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Article
Carbon Life Cycle Assessment on California-Specific Wood Products Industries: Do Data Backup General Default Values for Wood Harvest and Processing?
Forests 2021, 12(2), 177; https://doi.org/10.3390/f12020177 - 03 Feb 2021
Viewed by 1006
Abstract
Carbon life cycle assessments (C LCA) play a major role in greenhouse gas (GHG)-related forest management analytics for wood products and consist of several steps along a forest to disposal path. Yet, input values for wood product C LCAs frequently rely on potentially [...] Read more.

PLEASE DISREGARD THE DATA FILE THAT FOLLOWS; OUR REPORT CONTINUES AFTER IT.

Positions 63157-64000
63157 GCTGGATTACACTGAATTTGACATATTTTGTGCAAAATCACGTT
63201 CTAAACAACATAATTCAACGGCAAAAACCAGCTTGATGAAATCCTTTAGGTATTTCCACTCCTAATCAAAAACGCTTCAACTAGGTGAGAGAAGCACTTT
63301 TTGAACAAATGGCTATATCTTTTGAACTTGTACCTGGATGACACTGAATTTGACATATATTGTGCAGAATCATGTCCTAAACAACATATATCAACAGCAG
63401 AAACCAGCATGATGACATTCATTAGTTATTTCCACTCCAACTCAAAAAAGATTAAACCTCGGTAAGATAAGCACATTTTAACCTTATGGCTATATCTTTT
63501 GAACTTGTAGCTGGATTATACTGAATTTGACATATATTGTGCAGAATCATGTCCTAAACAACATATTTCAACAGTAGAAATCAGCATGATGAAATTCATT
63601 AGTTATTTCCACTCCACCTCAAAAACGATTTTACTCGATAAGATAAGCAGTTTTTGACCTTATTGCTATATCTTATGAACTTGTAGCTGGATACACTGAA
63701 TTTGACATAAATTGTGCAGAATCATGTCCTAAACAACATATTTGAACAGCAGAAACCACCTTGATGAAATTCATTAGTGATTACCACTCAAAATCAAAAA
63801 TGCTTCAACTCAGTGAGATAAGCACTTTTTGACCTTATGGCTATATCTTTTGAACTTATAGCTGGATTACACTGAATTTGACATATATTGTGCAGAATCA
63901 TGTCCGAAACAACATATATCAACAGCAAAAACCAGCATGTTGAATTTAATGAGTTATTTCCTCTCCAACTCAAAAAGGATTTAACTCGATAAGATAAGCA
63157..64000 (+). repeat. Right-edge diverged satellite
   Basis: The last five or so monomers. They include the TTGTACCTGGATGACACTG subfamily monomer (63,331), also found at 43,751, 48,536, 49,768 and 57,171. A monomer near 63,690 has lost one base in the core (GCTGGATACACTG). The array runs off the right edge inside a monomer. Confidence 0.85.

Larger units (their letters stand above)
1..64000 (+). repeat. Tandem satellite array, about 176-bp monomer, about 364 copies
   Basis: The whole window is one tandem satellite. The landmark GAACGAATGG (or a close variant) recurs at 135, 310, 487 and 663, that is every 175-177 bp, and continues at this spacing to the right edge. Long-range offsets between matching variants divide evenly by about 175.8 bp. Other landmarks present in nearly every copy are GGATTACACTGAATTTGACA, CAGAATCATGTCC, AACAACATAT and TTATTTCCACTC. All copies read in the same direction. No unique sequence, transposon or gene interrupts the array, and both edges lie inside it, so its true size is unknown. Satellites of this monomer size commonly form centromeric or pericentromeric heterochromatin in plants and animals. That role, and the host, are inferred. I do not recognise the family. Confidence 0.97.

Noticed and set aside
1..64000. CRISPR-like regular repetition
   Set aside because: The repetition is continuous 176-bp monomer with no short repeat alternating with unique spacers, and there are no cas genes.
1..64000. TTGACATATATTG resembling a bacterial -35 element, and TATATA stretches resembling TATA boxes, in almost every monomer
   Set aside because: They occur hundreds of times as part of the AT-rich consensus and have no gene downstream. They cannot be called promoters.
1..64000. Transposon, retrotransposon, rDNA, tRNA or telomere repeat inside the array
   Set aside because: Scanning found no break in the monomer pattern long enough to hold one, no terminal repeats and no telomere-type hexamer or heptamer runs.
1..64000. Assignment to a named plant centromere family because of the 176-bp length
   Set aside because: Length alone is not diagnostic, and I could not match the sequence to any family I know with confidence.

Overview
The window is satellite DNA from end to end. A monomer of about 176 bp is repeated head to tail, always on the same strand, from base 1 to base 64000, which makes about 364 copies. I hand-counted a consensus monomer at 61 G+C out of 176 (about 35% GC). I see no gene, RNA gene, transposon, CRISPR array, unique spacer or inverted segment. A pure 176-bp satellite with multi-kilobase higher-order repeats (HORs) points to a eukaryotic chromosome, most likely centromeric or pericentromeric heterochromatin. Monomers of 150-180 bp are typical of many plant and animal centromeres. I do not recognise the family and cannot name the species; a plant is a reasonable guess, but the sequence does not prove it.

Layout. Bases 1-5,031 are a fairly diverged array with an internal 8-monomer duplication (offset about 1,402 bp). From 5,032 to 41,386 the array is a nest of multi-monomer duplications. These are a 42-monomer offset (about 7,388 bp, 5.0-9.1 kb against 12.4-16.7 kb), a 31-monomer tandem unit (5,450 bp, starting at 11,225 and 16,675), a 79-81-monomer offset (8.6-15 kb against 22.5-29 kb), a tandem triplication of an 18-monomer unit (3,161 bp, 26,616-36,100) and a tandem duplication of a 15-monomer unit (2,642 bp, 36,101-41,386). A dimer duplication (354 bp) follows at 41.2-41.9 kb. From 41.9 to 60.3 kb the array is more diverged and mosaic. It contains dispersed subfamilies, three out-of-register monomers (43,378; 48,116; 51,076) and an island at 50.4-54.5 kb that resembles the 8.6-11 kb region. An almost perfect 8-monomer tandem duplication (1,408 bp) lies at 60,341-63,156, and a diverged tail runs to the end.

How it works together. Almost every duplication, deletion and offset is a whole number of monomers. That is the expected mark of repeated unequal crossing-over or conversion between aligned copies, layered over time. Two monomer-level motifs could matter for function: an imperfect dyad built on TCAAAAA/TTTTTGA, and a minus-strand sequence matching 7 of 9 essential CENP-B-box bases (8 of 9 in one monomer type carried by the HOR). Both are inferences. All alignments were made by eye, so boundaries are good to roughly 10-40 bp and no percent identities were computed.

Carbon life cycle assessments (C LCA) play a major role in greenhouse gas (GHG)-related forest management analytics for wood products and consist of several steps along a forest to disposal path. Yet, input values for wood product C LCAs frequently rely on potentially outdated generic datasets for wood product outputs and mill efficiencies. Assumptions regarding sawmill efficiencies and sawmill-specific wood product outputs have a direct and significant impact on wood product C LCAs because these variables affect the net carbon footprint of the finished product. The goal of this analysis was to evaluate how well standard wood product C LCA inputs and assumptions for the two initial wood products LCA steps (i) forest operations and (ii) wood processing represent the current state of the wood processing industry in California. We found that sawmill efficiencies and wood product outputs both support and deviate from lookup tables currently used in publications supporting the climate-forest policy dialogue. We recommend further analysis to resolve the major discrepancies in the carbon fraction stored in durable wood products and production-related emissions to improve C LCA metrics and advance forest-related climate policy discussions in California and elsewhere. Full article